Axolotl are the newest trend in exotic pet keeping and for good reason, just look at the above ones cute little smiley face!
The Axolotl or as it is sometimes known the “Mexican walking fish” is actually not a fish but an amphibian that is closely related to the salamander. Many people will have never seen one before but anyone that has owned one will tell you they are a real blast to look after.
Unfortunately just like any other pet they can get sick though. One of the biggest symptoms that we see is an Axolotl that is not eating. Obviously for the owner this can be very upsetting to see, so in this guide I am going to tell you some of the reasons why your Axolotl is not eating. You can then make some checks to try and resolve the situation.
Reasons why an Axolotl is not eating.
There are several different reasons why your Axolotl is not eating so I will list them below with how you can fix it.
Too much ammonia, nitrate and nitrites in the water.
This is by far the most common reason for an Axolotl not eating and one that is fairly easy to solve. It is something that does need resolving very quickly as to much build up of any of them can be deadly to your Axolotl very quickly.
Try to keep the levels at:
- Ammonia 0 ppm
- Nitrites 0 ppm
- Nitrates 20-40 ppm
Too much of these three chemicals in the water can cause your Axolotl to be stressed and this is a leading cause Axolotl not eating their foods.
Make sure to regularly check the water quality of the water in your Axolotl tank and look for 0 ppm for all three substances.
One of the best ways to keep build up of these chemicals is to have a larger tank with a filter installed. Also substrate can make a huge impact on ammonia build up as it is the Axolotls poop that creates the ammonia. By not having substrate or using sand the poop will be easy to clean out and keep on top of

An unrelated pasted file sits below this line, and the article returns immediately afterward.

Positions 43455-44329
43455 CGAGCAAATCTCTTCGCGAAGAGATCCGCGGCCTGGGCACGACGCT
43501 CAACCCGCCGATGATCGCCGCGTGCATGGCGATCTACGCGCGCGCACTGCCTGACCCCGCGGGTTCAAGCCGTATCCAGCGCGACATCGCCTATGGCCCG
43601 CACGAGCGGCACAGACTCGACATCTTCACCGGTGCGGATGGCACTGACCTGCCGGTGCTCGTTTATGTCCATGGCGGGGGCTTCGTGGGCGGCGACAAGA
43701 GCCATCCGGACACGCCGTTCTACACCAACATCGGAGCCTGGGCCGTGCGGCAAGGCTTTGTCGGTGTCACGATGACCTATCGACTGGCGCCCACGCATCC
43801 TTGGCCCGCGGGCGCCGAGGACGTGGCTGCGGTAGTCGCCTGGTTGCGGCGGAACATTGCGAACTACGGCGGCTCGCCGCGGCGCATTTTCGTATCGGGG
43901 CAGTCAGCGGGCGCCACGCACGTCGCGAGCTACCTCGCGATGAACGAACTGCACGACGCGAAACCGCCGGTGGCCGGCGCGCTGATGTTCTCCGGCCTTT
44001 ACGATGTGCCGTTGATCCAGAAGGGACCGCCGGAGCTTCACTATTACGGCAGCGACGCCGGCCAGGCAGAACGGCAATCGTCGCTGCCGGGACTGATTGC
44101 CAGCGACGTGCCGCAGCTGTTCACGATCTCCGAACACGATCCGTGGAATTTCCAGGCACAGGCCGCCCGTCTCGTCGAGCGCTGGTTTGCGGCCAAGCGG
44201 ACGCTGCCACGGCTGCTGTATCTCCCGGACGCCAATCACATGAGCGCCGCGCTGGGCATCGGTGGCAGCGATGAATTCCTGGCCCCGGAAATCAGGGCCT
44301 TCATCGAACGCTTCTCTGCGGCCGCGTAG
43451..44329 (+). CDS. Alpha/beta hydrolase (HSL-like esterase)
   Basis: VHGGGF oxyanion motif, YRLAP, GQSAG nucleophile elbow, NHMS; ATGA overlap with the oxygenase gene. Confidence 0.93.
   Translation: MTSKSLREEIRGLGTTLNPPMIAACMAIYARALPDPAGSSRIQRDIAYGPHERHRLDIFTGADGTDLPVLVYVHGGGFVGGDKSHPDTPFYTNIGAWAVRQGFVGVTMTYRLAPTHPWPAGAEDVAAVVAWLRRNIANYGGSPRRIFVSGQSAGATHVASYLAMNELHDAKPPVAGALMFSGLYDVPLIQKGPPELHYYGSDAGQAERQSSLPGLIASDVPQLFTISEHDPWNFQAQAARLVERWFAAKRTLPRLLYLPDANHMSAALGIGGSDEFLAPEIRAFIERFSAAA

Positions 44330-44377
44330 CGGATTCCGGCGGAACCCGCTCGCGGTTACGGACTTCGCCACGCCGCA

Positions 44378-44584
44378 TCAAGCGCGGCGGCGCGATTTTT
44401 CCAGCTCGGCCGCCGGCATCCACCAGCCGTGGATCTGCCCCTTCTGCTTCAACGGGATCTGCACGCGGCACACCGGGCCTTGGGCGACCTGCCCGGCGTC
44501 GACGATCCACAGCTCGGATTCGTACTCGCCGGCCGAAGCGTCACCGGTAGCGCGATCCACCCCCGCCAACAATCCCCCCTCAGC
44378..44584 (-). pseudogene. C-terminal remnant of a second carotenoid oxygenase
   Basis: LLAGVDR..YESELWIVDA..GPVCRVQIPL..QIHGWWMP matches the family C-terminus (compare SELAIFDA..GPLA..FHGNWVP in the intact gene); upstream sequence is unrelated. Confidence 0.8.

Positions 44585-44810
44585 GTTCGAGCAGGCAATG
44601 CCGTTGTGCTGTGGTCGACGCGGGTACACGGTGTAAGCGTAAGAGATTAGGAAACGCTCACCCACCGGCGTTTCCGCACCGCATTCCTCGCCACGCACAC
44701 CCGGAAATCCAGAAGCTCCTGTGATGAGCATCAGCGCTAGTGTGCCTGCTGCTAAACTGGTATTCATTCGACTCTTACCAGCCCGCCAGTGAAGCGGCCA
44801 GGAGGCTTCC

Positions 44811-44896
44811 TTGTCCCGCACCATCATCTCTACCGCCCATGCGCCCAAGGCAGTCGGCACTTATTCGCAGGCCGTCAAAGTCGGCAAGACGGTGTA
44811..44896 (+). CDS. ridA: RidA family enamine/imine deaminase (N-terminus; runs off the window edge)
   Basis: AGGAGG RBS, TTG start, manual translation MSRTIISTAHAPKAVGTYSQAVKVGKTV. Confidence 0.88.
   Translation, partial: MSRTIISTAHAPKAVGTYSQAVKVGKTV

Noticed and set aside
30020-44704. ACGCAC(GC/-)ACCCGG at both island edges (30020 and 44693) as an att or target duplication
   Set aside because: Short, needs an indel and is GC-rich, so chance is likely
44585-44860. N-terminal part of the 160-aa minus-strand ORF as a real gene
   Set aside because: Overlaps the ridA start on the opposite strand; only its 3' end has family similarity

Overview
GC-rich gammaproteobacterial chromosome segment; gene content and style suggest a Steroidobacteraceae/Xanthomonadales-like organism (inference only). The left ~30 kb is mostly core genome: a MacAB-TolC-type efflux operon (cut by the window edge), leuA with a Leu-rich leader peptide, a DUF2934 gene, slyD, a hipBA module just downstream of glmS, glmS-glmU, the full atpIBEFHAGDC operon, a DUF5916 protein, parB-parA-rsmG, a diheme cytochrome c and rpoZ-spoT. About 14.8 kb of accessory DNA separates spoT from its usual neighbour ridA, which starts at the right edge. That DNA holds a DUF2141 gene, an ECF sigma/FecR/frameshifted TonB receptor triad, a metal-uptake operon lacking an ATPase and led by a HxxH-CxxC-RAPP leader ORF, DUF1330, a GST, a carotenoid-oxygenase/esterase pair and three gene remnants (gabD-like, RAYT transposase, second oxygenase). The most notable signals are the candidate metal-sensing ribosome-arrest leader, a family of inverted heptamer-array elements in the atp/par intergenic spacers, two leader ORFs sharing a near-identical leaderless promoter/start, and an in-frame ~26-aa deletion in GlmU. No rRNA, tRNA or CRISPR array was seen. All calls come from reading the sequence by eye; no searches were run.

The temperature of the water in your Axolotl tank can cause stress to your Axolotl as well, this in turn will make it stop eating and again can eventually be deadly.
You need to make sure that your tank water is kept at a steady 60-64° F (16-18° C). This may mean installing a chiller if you live in a hot and humid area. High temperatures is a killer in Axolotl and will certainly be a reason for it stopping eating.
It is not uncommon for Axolotl to slow down their eating patterns when it starts to get towards winter. When the weather cools off The Axolotls metabolism can slow down so they need to eat far less frequently. You should find that as long as the water quality is good that your Axolotls eating habits will return.
Sometimes you will notice your Axolotl floating on the water surface which can often panic new owners. More often than not this is just your Axolotl floating around and exploring. However if this happens with an Axolotl that is not eating it can be a sign that your Axolotl is constipated or suffering from gas.
If this happens keep a close eye on them for a day or so and if it continues look into fridge freezer your Axolotl. This Link will take you to a handy guide that I found online.
Axolotl are complex little pets and not for the faint hearted. They can suffer from issues and need the water temperature and quality to be optimum at all times to stop them from suffering. An Axolotl that will not eat can be a common problem but it generally one that is easy to treat. If you would like to read about what you can and cannot feed to your axolotl this helpful guide is perfect for you.
It can be a big learning curve looking after an Axolotl but it is very much worth it once you get the balance right.
My name is Andy Baines and I am the owner and writer here at Super Crazy Pets.
For the last 20 years I have been the carer/parent of many exotic pets, from reptiles to amphibians I have cared for and looked after them all.
I created this website to share my knowledge of looking after pets with other fellow owners.
My works and articles have been shared on many online publications including The Spruce Pets.
You can read more about my story by visiting the about me page.